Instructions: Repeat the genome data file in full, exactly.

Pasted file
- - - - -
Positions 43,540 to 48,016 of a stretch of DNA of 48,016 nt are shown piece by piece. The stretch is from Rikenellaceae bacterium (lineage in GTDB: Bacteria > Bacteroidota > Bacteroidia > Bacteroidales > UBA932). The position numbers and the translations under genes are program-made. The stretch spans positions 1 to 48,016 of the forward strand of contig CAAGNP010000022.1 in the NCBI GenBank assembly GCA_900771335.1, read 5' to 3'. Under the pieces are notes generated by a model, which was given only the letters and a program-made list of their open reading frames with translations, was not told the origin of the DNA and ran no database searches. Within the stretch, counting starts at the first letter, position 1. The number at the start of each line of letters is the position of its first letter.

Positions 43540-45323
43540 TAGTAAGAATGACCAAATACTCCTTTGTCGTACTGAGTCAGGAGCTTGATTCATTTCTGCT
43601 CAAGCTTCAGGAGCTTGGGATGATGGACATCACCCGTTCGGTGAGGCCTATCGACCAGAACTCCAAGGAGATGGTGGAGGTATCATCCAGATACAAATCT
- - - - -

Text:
Positions 43,540 to 48,016 of a stretch of DNA of 48,016 nt are shown piece by piece. The stretch is from Rikenellaceae bacterium (lineage in GTDB: Bacteria > Bacteroidota > Bacteroidia > Bacteroidales > UBA932). The position numbers and the translations under genes are program-made. The stretch spans positions 1 to 48,016 of the forward strand of contig CAAGNP010000022.1 in the NCBI GenBank assembly GCA_900771335.1, read 5' to 3'. Under the pieces are notes generated by a model, which was given only the letters and a program-made list of their open reading frames with translations, was not told the origin of the DNA and ran no database searches. Within the stretch, counting starts at the first letter, position 1. The number at the start of each line of letters is the position of its first letter.

Positions 43540-45323
43540 TAGTAAGAATGACCAAATACTCCTTTGTCGTACTGAGTCAGGAGCTTGATTCATTTCTGCT
43601 CAAGCTTCAGGAGCTTGGGATGATGGACATCACCCGTTCGGTGAGGCCTATCGACCAGAACTCCAAGGAGATGGTGGAGGTATCATCCAGATACAAATCT